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Benefits of the CARES Act for Individuals

Benefits of the CARES Act for Individuals

April 16, 2020

The Coronavirus Aid, Relief, and Economic Security act – the CARES Act – is the largest economic bill in U.S. history and was designed to “provide emergency assistance and health care response for individuals, families, and businesses affected by the 2020 coronavirus pandemic.”

Spanning close to 900 pages, the comprehensive aid package covers a lot, including direct payments to Americans, expanded unemployment insurance , changes to retirement rules and billions of dollars in aid to businesses.

The CARES Act builds upon earlier versions of federal government support and is the third such bill, coming shortly after the “Coronavirus Preparedness and Response Supplemental Appropriations Act” and the “Families First Coronavirus Response Act” were approved.

Here are a few highlights that might be of interest to individuals:

Rebate for Individuals

The bill would provide a $1,200 refundable tax credit for individuals ($2,400/joint). Additionally, taxpayers with children will receive a flat $500 for each child. The rebates would not be counted as taxable income.

The rebate does phase out as follows:

  • $75,000 for singles and $112,500 for heads of household
  • $150,000 for joint taxpayers at 5 percent per dollar of qualified income, or $50 per $1,000 earned
  • Entirely at $99,000 for single taxpayers with no children and $198,000 for joint taxpayers with no children

Unemployment Expansion

Unemployment insurance assistance now includes an additional $600 per week payment to each recipient for up to four months plus extend benefits to self-employed workers, independent contractors, and those with limited work history. The government will provide temporary full funding of the first week of regular unemployment for states with no waiting period and extend benefits for an additional 13 weeks through December 31, 2020.

Waiver of 10% Withdrawal Penalty

The 10% penalty for early withdrawals from IRAs and retirement accounts is being waived for 2020, subject to a maximum allowable withdrawal of $100,000.

Withdrawal amounts are taxable over three years, but taxpayers can recontribute the withdrawn funds into their retirement accounts for three years without affecting retirement account caps.

Requited Minimum Distributions

For 2020, individuals expected to take Required Minimum Distributions will not be required to withdrawal that amount from their IRA or retirement plan.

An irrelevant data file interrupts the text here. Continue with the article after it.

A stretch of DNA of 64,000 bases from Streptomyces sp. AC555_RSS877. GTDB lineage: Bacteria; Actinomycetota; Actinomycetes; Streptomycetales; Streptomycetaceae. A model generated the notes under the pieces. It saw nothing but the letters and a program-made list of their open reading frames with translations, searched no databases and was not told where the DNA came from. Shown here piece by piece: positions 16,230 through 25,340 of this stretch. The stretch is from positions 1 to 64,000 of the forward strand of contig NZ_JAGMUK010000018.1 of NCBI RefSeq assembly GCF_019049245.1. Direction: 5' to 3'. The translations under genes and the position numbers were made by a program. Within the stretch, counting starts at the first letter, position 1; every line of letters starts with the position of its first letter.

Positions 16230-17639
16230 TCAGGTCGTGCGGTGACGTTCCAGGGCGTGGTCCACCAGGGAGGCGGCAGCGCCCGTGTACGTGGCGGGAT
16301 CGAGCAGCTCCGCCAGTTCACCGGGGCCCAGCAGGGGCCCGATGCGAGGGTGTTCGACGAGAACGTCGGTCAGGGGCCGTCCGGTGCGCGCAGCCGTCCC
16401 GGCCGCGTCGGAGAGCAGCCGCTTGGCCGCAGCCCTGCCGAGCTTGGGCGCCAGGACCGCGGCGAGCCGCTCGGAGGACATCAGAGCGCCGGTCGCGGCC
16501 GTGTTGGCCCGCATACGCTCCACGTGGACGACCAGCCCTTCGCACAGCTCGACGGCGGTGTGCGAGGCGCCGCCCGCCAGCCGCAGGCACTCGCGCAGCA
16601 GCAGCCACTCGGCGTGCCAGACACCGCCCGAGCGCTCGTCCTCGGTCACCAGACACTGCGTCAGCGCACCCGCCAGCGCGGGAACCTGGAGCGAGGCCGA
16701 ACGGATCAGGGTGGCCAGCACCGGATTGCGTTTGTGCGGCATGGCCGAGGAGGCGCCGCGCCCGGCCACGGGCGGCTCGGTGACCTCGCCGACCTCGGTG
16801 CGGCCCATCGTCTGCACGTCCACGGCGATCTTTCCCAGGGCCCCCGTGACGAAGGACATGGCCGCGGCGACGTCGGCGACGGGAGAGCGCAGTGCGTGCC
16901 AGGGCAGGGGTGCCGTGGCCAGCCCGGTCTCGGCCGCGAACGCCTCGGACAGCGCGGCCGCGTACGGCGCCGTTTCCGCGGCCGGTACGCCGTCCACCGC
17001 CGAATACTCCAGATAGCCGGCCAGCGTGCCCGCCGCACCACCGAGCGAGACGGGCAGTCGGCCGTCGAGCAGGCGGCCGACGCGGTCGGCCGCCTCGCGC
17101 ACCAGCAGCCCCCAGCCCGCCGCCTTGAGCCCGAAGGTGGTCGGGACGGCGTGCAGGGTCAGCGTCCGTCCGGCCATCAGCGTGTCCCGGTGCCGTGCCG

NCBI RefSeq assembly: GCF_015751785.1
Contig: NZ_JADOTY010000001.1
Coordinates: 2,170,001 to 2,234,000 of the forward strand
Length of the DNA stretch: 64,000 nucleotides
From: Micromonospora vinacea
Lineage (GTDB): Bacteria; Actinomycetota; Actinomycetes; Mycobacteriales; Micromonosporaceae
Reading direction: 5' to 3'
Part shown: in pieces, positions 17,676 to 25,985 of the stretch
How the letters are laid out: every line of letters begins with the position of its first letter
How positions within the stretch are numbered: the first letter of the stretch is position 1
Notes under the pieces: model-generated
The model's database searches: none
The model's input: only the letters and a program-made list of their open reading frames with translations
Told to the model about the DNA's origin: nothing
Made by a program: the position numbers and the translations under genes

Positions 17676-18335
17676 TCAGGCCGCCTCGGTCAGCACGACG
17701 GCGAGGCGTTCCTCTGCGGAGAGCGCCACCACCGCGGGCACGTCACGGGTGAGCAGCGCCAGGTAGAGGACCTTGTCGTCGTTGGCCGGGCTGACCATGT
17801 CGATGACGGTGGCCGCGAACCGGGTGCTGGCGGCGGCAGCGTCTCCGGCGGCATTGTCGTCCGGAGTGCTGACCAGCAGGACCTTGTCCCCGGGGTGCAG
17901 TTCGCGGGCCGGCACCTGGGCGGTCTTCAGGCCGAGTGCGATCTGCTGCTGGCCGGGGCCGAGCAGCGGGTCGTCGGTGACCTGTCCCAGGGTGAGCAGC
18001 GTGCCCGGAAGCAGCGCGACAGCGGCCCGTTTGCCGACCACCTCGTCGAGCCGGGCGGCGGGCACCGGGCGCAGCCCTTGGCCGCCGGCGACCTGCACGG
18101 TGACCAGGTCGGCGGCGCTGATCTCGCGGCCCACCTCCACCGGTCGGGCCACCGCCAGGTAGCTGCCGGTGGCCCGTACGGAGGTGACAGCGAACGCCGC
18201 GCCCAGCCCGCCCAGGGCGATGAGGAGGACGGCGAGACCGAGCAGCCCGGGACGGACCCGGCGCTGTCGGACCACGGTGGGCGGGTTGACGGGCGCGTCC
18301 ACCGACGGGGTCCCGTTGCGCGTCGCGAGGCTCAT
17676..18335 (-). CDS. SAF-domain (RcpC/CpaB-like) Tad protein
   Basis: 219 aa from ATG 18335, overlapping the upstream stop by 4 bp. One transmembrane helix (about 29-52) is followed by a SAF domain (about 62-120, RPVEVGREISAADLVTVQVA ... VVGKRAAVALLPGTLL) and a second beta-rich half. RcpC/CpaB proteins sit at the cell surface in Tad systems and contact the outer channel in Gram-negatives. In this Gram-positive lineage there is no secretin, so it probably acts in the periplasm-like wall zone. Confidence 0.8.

Coronavirus-Related Distributions

The CARES Act allows for “Coronavirus-related Distributions” which allow participants in IRAs and retirement plans the ability to take a qualifying withdrawal and pay those funds back without tax or interest over a 3-year period. The withdrawal is subject to a $100,000 limit.

There are qualifications for Coronavirus-Related Distributions, however, including:

  • Personal, spouse or dependent diagnosis with COVID-19
  • Quarantined, furloughed, laid off, or work hours reduced because of COVID-19
  • Unable to work due to lack of childcare due to COVID-19
  • Own a business that is closed or shortened hours due to COVID-19
  • Other factors later specified by the IRS

Retirement Loans

For those unable to meet the Coronavirus-Related Distributions criteria, withdrawals from retirement plans in the form of a loan exists.

Generally speaking, those loans need to be repaid back over 5 years and cannot exceed $50,000 or half the vested account value, whichever is less. Now, however, the amount is doubled so that one can take a loan up to $100,000 or half of the vested account value, whichever is less. The loan still needs to be repaid, but payments can be deferred up to 1 year after the loan is taken.

Your Financial Professional

As with all federal government programs, there are rules, deadlines and qualifications that can be difficult to decipher. The fact is that while this is by far the largest economic bill in America’s history, it is near impossible for any bill to take into account every unique situation.

So, before you go down a path that might not be in your best interest long-term, make sure you talk to your financial professional.

This is especially important as the CARES Act is bill number three. And Washington has been talking about bill number four, which will undoubtedly bring more economic relief and changes.

Important Disclosures


All information is believed to be from reliable sources; however LPL Financial makes no representation as to its completeness or accuracy.


This information is not intended to be a substitute for specific individualized tax or legal advice. We suggest that you discuss your specific situation with a qualified tax or legal advisor.


This article was prepared by RSW Publishing.

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